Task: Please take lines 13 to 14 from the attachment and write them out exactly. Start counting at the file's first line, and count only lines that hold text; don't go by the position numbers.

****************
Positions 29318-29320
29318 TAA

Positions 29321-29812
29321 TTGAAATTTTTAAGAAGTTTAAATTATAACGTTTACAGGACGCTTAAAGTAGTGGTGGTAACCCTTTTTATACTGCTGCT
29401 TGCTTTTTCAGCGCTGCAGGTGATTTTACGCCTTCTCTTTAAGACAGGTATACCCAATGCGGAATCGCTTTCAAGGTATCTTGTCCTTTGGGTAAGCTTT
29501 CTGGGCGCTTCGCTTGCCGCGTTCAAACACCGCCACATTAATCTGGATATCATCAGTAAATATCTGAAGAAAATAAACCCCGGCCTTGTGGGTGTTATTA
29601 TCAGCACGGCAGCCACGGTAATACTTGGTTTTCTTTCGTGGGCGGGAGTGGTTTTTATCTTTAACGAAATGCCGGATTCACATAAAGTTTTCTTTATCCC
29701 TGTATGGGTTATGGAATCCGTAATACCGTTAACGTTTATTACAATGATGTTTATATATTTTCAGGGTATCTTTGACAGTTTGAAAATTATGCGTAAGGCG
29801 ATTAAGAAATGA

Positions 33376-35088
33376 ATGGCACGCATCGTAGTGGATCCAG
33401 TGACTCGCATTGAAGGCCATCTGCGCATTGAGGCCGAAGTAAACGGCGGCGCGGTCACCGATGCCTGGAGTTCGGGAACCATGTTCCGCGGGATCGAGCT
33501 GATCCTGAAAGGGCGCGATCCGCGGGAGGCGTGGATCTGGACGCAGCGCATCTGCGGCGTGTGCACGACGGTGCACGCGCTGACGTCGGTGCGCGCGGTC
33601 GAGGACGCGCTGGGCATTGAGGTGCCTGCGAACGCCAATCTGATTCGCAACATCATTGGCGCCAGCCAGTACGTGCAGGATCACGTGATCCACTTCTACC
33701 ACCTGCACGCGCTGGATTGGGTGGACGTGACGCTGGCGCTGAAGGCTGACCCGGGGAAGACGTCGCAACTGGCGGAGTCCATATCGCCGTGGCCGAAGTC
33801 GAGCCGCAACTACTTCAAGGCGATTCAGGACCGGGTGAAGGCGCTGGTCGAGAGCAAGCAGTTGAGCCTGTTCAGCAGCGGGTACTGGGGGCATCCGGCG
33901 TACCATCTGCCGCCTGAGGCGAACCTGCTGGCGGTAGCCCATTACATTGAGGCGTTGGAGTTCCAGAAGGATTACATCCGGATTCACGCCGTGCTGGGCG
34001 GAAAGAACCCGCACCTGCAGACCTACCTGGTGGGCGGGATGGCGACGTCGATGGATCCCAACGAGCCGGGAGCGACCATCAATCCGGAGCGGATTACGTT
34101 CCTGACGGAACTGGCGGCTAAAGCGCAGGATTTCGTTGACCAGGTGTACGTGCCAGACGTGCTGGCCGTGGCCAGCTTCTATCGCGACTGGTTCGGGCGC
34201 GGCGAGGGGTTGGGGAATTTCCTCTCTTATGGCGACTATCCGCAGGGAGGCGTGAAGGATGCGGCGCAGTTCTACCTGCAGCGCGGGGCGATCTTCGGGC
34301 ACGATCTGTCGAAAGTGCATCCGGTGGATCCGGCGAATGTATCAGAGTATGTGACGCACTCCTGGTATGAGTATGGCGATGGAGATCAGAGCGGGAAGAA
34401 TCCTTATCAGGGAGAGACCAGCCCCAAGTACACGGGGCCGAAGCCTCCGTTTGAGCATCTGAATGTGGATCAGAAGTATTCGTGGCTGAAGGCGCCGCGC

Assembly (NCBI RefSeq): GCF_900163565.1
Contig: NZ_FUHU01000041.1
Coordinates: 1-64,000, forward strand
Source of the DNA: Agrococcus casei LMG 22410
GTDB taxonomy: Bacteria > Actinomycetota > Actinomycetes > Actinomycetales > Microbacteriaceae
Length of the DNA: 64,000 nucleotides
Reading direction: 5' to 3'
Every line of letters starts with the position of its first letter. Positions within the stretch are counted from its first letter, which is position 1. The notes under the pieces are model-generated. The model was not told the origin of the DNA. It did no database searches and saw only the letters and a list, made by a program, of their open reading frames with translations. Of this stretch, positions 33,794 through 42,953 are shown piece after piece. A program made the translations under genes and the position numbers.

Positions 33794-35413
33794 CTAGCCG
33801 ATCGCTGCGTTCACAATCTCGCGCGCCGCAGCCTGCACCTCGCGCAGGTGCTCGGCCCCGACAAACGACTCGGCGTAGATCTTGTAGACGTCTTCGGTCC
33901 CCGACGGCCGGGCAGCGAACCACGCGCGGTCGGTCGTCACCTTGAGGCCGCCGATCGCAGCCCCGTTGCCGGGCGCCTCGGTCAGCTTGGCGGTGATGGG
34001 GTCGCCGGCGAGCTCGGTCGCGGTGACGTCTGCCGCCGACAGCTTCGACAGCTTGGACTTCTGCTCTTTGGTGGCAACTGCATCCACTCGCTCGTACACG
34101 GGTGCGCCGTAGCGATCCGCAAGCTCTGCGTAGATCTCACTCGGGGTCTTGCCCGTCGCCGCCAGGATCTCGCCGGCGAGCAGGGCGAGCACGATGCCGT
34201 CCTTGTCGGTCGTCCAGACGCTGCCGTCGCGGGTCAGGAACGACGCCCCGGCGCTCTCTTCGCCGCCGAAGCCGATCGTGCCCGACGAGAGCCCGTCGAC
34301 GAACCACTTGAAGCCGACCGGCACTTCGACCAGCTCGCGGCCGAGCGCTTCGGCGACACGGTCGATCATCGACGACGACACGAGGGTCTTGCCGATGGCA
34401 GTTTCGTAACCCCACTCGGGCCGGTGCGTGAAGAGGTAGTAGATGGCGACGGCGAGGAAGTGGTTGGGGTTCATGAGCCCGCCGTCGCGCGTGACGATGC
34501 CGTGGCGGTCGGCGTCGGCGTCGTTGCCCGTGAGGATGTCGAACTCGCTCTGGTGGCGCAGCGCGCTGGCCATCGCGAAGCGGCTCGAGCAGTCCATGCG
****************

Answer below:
33501 GATCCTGAAAGGGCGCGATCCGCGGGAGGCGTGGATCTGGACGCAGCGCATCTGCGGCGTGTGCACGACGGTGCACGCGCTGACGTCGGTGCGCGCGGTC
33601 GAGGACGCGCTGGGCATTGAGGTGCCTGCGAACGCCAATCTGATTCGCAACATCATTGGCGCCAGCCAGTACGTGCAGGATCACGTGATCCACTTCTACC